Cambridge Platonists  

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Train wreck at Montparnasse (October 22, 1895) by Studio Lévy and Sons.
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Train wreck at Montparnasse (October 22, 1895) by Studio Lévy and Sons.

The Cambridge Platonists were a group of philosophers at Cambridge University in the middle of the 17th century (between 1633 and 1688).

Programme

The Cambridge Platonists were reacting to two pressures. On the one hand, the dogmatism of the Puritan divines, with their anti-rationalist demands, were, they felt, immoral and incorrect. They also felt that the Puritan/Calvinist insistence upon individual revelation left God uninvolved with the majority of mankind. At the same time, they were reacting against the reductive materialist writings of Thomas Hobbes. They felt that the latter, while properly rationalist, were denying the idealistic part of the universe. To the Cambridge Platonists, religion and reason were in harmony, and reality was known not by physical sensation alone, but by intuition of the intelligible Forms that exist behind the material world of everyday perception. Universal, ideal forms (à la Plato) inform matter, and the physical senses are unreliable guides to their reality.

As divines and in matters of polity, the Cambridge Platonists argued for moderation. They believed that reason is the proper judge of all disagreements, and so they advocated dialogue between the Puritans and the High Churchmen. They had a mystical understanding of reason, believing that reason is not merely the sense-making facility of the mind, but, instead, "the candle of the Lord" - an echo of the divine within the human soul and an imprint of God within man. Thus, they believed that reason could lead beyond the sensory, because it is semi-divine. Reason was, for them, of God, and thus capable of nearing God. Therefore, they believed that reason could allow for judging the private revelations of Puritan theology and the proper investigation of the rituals and liturgy of the Established Church. For this reason, they were called latitudinarians.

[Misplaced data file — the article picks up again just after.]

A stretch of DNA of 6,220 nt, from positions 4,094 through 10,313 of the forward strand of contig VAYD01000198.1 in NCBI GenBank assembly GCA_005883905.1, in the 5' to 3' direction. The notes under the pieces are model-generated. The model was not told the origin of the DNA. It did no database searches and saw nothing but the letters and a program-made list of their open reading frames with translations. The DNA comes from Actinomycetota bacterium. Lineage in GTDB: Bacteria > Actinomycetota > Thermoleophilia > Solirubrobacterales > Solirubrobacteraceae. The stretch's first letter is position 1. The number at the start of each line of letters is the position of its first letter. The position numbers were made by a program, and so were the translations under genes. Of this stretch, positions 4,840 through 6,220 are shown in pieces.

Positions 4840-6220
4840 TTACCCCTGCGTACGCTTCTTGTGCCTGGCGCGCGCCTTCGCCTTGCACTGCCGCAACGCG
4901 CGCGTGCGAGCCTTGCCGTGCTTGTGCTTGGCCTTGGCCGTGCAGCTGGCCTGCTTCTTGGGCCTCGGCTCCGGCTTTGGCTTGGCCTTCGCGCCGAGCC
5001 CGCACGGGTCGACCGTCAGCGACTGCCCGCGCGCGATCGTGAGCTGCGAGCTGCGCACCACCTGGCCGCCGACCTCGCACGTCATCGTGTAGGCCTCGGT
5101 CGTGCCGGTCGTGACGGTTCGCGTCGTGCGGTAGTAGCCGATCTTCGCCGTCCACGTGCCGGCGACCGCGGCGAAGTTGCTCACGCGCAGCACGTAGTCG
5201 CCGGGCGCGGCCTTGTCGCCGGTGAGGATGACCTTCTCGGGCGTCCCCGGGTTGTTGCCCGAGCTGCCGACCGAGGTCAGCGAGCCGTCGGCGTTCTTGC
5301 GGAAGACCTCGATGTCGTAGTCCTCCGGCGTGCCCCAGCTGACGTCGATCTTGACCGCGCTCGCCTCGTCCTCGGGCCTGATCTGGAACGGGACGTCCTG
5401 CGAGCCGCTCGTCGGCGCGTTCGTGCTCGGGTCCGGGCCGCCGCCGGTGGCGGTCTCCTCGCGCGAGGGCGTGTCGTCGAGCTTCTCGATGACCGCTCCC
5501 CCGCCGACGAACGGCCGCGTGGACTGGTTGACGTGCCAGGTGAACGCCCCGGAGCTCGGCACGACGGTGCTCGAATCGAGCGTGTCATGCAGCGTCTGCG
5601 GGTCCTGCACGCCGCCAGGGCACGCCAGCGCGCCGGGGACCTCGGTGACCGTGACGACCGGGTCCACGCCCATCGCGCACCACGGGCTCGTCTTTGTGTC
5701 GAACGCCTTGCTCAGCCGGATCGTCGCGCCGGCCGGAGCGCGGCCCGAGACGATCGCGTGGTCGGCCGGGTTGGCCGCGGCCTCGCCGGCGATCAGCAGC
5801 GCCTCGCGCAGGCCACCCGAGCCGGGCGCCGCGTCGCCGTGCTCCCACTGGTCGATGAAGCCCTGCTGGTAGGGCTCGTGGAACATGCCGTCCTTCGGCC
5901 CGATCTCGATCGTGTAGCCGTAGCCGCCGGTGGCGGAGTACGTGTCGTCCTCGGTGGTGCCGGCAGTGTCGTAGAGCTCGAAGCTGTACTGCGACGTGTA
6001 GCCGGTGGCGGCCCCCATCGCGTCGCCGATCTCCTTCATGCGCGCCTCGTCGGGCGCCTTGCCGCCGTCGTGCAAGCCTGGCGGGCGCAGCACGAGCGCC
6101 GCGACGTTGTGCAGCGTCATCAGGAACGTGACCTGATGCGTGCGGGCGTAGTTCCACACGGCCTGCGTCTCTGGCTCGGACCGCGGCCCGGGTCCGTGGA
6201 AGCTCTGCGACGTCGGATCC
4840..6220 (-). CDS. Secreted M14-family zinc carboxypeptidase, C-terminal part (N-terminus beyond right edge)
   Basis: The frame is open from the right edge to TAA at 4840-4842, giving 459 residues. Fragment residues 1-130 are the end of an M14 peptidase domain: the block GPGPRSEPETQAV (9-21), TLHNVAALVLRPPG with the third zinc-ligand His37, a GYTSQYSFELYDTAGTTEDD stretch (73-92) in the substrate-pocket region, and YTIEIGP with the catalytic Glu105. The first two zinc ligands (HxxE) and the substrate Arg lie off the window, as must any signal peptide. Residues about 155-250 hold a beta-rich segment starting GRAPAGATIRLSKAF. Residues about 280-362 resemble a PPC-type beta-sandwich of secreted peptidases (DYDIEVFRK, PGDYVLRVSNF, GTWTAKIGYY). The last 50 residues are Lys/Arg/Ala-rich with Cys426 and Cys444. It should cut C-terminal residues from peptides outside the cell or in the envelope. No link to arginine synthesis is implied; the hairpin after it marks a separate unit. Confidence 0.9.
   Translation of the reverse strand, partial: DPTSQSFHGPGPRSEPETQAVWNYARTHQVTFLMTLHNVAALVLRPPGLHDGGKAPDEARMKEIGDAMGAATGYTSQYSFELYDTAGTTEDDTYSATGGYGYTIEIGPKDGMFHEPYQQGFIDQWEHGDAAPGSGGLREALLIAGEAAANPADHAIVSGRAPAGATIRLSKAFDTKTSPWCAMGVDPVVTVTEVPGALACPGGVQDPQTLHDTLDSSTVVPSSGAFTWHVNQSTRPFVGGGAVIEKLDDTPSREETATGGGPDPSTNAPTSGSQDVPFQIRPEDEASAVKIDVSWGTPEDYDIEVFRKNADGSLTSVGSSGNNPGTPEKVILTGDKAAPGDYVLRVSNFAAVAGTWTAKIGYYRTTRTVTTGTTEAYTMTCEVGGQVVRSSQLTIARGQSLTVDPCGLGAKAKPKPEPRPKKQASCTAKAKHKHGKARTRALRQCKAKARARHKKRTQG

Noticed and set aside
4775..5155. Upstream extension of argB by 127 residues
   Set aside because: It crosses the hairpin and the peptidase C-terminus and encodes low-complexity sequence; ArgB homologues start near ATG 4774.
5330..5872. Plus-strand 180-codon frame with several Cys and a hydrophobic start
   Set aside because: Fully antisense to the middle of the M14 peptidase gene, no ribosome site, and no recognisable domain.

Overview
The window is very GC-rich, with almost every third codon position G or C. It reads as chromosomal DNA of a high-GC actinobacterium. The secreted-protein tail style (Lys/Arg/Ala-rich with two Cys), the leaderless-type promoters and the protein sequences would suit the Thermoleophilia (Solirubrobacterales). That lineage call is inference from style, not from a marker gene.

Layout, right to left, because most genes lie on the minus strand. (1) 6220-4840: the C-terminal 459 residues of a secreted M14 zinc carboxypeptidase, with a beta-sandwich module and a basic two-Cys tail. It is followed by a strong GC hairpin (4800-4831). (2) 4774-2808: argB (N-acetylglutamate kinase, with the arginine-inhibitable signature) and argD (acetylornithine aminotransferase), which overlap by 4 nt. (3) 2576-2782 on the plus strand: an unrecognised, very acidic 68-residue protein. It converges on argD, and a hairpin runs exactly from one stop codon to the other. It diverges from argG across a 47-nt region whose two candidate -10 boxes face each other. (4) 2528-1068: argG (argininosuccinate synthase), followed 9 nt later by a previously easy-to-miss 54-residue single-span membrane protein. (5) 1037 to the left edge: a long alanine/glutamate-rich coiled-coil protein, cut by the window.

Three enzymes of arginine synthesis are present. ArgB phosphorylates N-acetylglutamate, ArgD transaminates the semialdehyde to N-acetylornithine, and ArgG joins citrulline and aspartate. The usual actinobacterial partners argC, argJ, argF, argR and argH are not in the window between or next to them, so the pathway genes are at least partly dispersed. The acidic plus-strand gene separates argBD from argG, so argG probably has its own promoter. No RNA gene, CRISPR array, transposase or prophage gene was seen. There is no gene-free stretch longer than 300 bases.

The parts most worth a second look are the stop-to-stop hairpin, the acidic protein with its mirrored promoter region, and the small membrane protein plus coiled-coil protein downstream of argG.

Representatives

Major Works of the Cambridge Platonists

  • Conway's only surviving treatise, The Principles of the Most Ancient and Modern Philosophy (1692) presents an ontology of spirit in opposition to More, Descartes, Hobbes and Spinoza and utilizes a concept of a monad derived from Kabbala and which anticipates Leibniz who may have plagiarized the idea from her.
  • Cudworth's chief philosophical work was The True Intellectual System of the Universe (1678) and the Treatise concerning Eternal and Immutable Morality, which appeared posthumously in 1731.
  • Culverwel's chief work was Light of Nature (1652). Culverwel died young (probably at the age of 32). He had intended to write a multi-part work reconciling the Gospel with philosophical reason.
  • Henry More (1614–1687) wrote many works. As a Platonist, his important works were Manual of Ethics (1666), the Divine Dialogues (1668), and the Manual of Metaphysics (1671). While all of More's works enjoyed popularity, the Divine Dialogues were perhaps most influential.
  • John Smith, a student of Benjamin Whichcote, is best remembered today for the elegance of his style and the depth of his learning in the posthumously published Select Discourses (1660).
  • Peter Sterry is remembered for his A Discourse of the Freedom of the Will (1675) among other works.
  • Benjamin Whichcote (1609–1683) was one of the leaders of the movement, but he was also an active pastor and academic who did not publish in his lifetime. His sermons were notable and caused controversies, and Whichcote wrote a great deal without publishing. In 1685, Some Select Notions of B. Whichcote was published due to demand. After that was Select Sermons (1689) (with a preface by Shaftesbury) and Several Discourses (1701). Finally, a collection of his sayings appeared as Moral and Religious Aphorisms in 1703.





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